The Cultural Mind:

Environmental Decision Making and Cultural Modeling

Within and Across Populations

Scott Atran



5. The Grammar of Culture. In anthropology, there is a long tradition of considering

culture along the lines of language, that is, as being a rule-bound system with its own

“grammar.” This view of culture is most strongly associated with the “structuralist” school of

Claude Lévi-Strauss (1963) in France and Mary Douglas (1970) and Edmund Leach (1976) in

Great Britain. On this account the bewildering variety of social phenomena and cultural

productions are variations generated from a universal structure of the mind (a grammar of

culture), which allows people to make sense of the world by superimposing a structure based on

a few underlying principles. The structuralist’s task is to gather as many variations as possible of

some grammatical subsystem of culture (e.g., myth, kinship) in order to identify the most


fundamentally meaningful components in the sub-system, and to discern the structure through

the observation of patterning. Following the linguistic theory of Ferdinand Saussure in which

phonemes (the smallest unit of linguistic meaning) are understood in contrast to other phonemes,

structural anthropologists argued that the fundamental patterns of human thought are also based

on a system of “binary contrasts” to produce more elaborate systems of cultural meaning.4

Structural anthropology had little knowledge of the theories of cognitive architecture

developed over the last few decades by cognitive and developmental psychologists,

neuropsychologists or generative linguists. The fundamental properties attributed to the human

mind, such as “binary contrast,” were few and simple-minded (or so general and vague as to be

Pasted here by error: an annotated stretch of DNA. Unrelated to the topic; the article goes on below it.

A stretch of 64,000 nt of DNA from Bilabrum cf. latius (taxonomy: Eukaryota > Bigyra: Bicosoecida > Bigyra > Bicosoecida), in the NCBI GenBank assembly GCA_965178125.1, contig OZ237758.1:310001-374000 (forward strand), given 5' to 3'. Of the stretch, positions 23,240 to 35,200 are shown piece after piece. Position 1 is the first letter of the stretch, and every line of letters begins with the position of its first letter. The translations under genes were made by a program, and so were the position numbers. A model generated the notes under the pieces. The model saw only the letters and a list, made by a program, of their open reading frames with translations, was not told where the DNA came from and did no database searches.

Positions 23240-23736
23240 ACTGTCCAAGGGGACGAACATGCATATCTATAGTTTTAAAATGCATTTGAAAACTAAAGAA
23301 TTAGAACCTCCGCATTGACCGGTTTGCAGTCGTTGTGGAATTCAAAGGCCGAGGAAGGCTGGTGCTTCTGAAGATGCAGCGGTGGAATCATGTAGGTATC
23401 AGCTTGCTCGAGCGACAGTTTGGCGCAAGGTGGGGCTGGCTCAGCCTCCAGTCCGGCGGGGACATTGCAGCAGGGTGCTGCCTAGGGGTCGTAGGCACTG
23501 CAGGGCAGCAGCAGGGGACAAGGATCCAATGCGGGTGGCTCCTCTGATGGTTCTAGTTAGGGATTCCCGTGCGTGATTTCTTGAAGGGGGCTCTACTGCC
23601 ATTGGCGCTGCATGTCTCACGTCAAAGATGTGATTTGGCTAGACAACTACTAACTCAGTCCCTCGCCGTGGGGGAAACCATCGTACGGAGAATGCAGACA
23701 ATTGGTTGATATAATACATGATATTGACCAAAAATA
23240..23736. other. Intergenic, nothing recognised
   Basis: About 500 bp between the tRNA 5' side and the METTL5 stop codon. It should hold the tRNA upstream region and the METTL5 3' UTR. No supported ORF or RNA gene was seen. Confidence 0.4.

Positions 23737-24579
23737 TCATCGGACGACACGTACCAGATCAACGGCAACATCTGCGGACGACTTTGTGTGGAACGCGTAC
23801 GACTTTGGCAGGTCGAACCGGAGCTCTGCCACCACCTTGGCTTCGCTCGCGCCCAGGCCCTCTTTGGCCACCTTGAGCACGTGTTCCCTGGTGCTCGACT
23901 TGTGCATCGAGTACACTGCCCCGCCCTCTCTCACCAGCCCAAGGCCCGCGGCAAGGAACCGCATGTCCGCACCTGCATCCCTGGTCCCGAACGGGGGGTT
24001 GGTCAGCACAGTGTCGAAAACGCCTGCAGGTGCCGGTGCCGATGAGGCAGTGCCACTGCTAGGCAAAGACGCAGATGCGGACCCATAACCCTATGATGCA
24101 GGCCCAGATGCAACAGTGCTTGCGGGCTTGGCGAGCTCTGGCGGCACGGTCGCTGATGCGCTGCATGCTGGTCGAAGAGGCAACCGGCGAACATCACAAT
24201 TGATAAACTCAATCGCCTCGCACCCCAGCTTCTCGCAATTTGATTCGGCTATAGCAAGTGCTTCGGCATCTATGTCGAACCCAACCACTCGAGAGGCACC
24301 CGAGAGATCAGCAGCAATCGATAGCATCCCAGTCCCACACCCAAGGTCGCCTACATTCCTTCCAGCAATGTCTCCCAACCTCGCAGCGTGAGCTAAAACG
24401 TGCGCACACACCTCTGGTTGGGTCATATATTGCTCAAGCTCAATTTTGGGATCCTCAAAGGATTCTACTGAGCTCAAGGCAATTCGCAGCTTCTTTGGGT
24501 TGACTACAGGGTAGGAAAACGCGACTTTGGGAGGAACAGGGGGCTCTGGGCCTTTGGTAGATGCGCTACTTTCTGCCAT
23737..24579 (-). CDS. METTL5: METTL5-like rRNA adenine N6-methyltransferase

applicable willy-nilly to any phenomena at all).5 This is not to deny the insights that structural

anthropologists garnered into the relationships between different aspects of cultural life within

and across populations (e.g., linking myth, kinship, folkbiology, hunting and cooking practices,

residential architecture, etc.). Instead, it is only to deny that structuralist theories provide any

principled causal explanation concerning how these relationships might have come about.

More current anthropological views of the grammar of culture are less committed to a

specific theory of the cognitive architecture responsible for cultural productions than to the belief

that culture consists of a bounded set of rule-bound systems, each with its own grammar-like

structure. A more recent work in linguistic anthropology describes the “culture as grammar”

view as follows:

to be part of a culture means to share the propositional knowledge and the rules of

inference necessary to understand whether certain propositions are true (given certain

premises). To the propositional knowledge, one might add the procedural knowledge to

carry out tasks such as cooking, weaving, farming, fishing, giving a formal speech,


answering the phone, asking for a favor, writing a letter for a job application. (Duranti,


Anthropology, then, is the discipline of “writing” the grammar of culture (Keesing,

1972:302). From this perspective, it seems that virtually any patterned activity that numbers of

people share in can be considered “grammatical,” from pottery making to story telling. For

example, “religion belongs to the elementary grammar of culture” (Kannengeiser 1995; cf.

Lawson & McCauley 1990). But there may be nothing interestingly “grammatical” (generated by

few and finite rules) about how various cognitive systems link up together to make up “religion”

(Atran, 2002; Atran & Norenzayan, in press) or “science” (Atran 1990; Atran 1998) or “culture.”